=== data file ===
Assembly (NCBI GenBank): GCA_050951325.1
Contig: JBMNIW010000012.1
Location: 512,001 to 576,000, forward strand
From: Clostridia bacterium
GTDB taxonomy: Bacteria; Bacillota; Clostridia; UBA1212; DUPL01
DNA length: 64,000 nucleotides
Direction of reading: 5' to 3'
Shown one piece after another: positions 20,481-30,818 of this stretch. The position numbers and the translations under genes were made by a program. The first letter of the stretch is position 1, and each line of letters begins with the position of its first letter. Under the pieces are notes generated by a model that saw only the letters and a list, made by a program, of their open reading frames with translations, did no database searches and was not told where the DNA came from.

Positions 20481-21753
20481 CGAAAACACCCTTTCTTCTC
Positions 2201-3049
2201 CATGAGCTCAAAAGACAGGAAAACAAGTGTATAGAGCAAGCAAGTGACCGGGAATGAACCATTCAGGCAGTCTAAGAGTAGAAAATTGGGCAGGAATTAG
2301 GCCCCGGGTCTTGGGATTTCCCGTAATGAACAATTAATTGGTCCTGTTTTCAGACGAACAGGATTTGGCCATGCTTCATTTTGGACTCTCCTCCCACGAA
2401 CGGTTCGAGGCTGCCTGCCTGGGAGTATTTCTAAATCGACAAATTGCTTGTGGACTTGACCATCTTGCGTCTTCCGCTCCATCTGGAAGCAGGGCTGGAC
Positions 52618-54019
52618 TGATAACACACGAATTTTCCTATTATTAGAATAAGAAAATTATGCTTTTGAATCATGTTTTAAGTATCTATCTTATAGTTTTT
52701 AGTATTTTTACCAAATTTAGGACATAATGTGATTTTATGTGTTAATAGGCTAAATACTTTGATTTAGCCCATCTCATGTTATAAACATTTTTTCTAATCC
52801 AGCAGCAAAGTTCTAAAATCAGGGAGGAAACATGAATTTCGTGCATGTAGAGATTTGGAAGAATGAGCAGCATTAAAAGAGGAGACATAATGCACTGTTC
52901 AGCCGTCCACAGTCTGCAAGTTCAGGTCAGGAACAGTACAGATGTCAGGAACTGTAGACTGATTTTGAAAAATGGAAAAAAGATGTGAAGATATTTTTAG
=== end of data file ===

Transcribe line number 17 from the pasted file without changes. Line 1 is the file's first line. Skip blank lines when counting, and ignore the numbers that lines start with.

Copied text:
52701 AGTATTTTTACCAAATTTAGGACATAATGTGATTTTATGTGTTAATAGGCTAAATACTTTGATTTAGCCCATCTCATGTTATAAACATTTTTTCTAATCC